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The Drachma Drama

Deepak Shenoy
Atlas Invested

Two years ago, there was a crisis in Greece, when it couldn't pay back debt that it had taken. The government's debt was 120% of GDP then. The country simply couldn't afford to pay back its loans, and the impact would have been felt all over Europe, where banks and funds had lent to Greek institutions and to the Greek government. Greece wasn't the only one in trouble — Portugal, Ireland, Italy and Spain were also in the now-infamous acronym for countries in trouble, PIIGS.

The initial reaction to the problems in Greece was to give them more money to help them pay back what they owed. A 120 billion Euro package first materialized on the promise, by the Greeks, that they'd try to earn more money from taxes and spend less. The problem? More than 50% of the Greek economy was from government spending, and reducing that meant that lots of Greek people would earn lesser and thus pay lesser taxes. The "black" or unaccounted economy in Greece remains very large, with people preferring to not declare income so they won't have to pay taxes.

Given these dynamics, the new "austerity" measures had two major consequences: They ticked off the Greek people, who wondered why they couldn't default on the debt instead. More importantly, the measures didn't help reduce the deficit at all. Austerity meant lower spending, even where it was required, and then, lower investment. A falling deficit as a percentage of an GDP that falls faster does no good. With GDP continuing to fall, and social unrest almost constant over the years, Greek unemployment soared, rising to as much as 54% in Feb 2012.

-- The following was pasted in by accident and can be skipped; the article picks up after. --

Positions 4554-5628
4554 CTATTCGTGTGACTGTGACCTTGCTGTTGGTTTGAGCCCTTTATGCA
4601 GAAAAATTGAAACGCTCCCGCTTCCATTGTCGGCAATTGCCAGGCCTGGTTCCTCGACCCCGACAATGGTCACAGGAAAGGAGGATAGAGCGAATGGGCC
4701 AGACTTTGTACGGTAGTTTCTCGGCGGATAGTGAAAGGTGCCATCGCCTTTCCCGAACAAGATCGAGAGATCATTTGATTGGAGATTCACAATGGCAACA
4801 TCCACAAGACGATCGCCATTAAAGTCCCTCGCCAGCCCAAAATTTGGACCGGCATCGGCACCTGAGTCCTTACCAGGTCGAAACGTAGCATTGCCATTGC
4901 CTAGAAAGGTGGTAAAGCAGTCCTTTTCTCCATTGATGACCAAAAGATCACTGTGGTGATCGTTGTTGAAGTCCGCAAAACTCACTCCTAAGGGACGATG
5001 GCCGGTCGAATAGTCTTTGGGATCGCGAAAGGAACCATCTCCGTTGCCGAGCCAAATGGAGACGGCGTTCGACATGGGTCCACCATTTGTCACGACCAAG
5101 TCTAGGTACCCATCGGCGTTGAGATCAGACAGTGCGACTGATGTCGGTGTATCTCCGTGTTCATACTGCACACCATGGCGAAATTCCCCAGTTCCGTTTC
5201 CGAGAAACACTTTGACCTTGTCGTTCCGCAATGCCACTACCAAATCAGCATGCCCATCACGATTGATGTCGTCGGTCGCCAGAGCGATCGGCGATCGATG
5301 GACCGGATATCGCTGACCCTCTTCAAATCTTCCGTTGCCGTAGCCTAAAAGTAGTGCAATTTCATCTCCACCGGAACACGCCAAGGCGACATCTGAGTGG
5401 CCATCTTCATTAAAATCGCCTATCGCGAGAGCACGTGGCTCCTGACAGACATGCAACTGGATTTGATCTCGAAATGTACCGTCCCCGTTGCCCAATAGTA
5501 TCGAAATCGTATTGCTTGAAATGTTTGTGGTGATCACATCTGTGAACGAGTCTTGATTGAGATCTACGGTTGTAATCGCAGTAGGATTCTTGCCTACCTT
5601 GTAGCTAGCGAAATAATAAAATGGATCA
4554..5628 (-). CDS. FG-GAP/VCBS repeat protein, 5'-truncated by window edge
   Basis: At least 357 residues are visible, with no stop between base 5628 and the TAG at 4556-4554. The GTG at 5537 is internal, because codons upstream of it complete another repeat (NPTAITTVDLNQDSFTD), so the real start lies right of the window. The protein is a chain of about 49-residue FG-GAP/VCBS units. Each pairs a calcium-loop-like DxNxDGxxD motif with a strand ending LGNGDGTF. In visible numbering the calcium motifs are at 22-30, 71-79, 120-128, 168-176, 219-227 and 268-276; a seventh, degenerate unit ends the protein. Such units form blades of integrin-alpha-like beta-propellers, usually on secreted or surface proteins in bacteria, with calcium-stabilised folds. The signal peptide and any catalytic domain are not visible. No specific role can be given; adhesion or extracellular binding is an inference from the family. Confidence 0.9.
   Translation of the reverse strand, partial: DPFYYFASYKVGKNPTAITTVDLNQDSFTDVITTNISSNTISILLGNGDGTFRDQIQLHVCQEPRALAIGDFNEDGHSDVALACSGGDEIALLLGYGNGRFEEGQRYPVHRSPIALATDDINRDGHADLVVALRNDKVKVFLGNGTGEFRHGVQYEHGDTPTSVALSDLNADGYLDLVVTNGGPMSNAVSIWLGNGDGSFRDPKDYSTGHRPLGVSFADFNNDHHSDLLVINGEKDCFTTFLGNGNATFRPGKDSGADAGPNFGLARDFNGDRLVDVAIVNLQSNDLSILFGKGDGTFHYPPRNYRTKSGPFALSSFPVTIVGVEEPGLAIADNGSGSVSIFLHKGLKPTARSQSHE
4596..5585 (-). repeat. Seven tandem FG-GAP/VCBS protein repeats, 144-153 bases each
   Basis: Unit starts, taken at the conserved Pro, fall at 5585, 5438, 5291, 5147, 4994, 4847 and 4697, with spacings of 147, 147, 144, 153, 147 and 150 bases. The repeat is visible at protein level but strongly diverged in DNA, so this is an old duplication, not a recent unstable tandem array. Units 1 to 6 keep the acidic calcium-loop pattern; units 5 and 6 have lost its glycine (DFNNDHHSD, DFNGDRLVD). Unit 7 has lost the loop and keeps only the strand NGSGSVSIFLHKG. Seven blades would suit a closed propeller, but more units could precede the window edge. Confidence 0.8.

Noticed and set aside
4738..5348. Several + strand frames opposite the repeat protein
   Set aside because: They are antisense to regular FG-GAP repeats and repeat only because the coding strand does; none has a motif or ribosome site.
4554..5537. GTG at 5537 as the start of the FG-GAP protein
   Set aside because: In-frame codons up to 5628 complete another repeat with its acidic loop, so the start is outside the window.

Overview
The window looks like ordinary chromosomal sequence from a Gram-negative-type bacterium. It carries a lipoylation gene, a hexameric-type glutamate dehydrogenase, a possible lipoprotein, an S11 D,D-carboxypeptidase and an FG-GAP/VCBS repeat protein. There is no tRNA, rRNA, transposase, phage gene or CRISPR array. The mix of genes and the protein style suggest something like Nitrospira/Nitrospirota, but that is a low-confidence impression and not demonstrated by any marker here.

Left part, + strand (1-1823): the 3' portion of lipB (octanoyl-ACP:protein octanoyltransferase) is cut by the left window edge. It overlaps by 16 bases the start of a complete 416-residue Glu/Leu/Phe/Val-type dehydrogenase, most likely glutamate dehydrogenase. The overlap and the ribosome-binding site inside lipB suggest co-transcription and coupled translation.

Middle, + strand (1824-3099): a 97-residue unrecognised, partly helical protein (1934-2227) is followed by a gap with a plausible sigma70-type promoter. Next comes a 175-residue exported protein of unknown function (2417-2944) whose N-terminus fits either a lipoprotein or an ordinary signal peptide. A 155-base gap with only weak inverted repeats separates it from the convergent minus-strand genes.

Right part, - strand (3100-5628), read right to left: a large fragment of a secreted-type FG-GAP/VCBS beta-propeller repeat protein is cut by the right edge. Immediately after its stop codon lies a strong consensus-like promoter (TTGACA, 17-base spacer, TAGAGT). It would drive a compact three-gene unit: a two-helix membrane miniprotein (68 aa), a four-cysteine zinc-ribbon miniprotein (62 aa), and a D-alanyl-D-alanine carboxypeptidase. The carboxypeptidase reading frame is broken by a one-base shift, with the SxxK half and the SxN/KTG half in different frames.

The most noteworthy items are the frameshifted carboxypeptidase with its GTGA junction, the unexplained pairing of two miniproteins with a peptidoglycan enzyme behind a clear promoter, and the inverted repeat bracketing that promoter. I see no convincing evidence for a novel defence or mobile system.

In the interim, understanding that regardless of a rescue package, Greek would be unable to pay, the European powers decided to ask the lenders to Greece - essentially, owners of Greek bonds — to see if they could take a "haircut". They would only be paid a fraction of the value of the bonds they owned, on the condition that they use the money to buy longer term Greek debt. The haircut would involve losses to the lenders, but at least they would get something instead of the near-nothing they would if Greece actually defaulted and refused to pay anything.

Lenders agreed, under stress. Yet, the crisis didn't go away. The conditions for the haircut were that Greece take on even more austerity measures, which to the Greek people was like hitting a man when he's down. The insistence by Germany that money should not be printed by the European Central Bank (ECB) to save Greece stemmed from their fear of hyperinflation which they saw in the 1920s. But only money printing would rescue the troubled Euro governments — print more Euros, use it to buy government debt, and hope that the governments will fix themselves by imposing austerity rules that don't allow them to do much. In fact Germany even attempted to send tax collectors to ensure proper tax reporting in Greece, only to find that the Greeks that weren't willing to pay tax to Greeks were definitely not inclined to oblige a German.